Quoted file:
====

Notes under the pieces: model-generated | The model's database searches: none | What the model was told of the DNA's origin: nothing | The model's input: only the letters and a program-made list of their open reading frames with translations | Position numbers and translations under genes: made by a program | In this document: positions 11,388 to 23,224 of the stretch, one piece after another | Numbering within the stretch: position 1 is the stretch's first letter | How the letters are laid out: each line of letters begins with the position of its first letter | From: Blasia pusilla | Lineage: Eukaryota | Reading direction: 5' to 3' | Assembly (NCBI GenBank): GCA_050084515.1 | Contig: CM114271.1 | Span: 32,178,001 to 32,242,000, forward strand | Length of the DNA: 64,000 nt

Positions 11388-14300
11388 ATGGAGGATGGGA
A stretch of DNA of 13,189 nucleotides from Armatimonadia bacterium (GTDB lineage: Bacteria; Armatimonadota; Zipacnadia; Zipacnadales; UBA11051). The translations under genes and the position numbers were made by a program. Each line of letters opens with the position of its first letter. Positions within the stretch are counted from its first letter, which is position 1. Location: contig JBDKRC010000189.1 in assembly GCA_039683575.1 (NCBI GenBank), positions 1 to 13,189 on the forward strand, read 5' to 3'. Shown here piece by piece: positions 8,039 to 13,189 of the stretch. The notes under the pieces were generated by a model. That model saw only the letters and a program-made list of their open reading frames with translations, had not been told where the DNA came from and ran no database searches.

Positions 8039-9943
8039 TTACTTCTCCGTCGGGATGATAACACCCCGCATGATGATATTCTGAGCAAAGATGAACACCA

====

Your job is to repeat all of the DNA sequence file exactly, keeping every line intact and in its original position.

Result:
Notes under the pieces: model-generated | The model's database searches: none | What the model was told of the DNA's origin: nothing | The model's input: only the letters and a program-made list of their open reading frames with translations | Position numbers and translations under genes: made by a program | In this document: positions 11,388 to 23,224 of the stretch, one piece after another | Numbering within the stretch: position 1 is the stretch's first letter | How the letters are laid out: each line of letters begins with the position of its first letter | From: Blasia pusilla | Lineage: Eukaryota | Reading direction: 5' to 3' | Assembly (NCBI GenBank): GCA_050084515.1 | Contig: CM114271.1 | Span: 32,178,001 to 32,242,000, forward strand | Length of the DNA: 64,000 nt

Positions 11388-14300
11388 ATGGAGGATGGGA
A stretch of DNA of 13,189 nucleotides from Armatimonadia bacterium (GTDB lineage: Bacteria; Armatimonadota; Zipacnadia; Zipacnadales; UBA11051). The translations under genes and the position numbers were made by a program. Each line of letters opens with the position of its first letter. Positions within the stretch are counted from its first letter, which is position 1. Location: contig JBDKRC010000189.1 in assembly GCA_039683575.1 (NCBI GenBank), positions 1 to 13,189 on the forward strand, read 5' to 3'. Shown here piece by piece: positions 8,039 to 13,189 of the stretch. The notes under the pieces were generated by a model. That model saw only the letters and a program-made list of their open reading frames with translations, had not been told where the DNA came from and ran no database searches.

Positions 8039-9943
8039 TTACTTCTCCGTCGGGATGATAACACCCCGCATGATGATATTCTGAGCAAAGATGAACACCA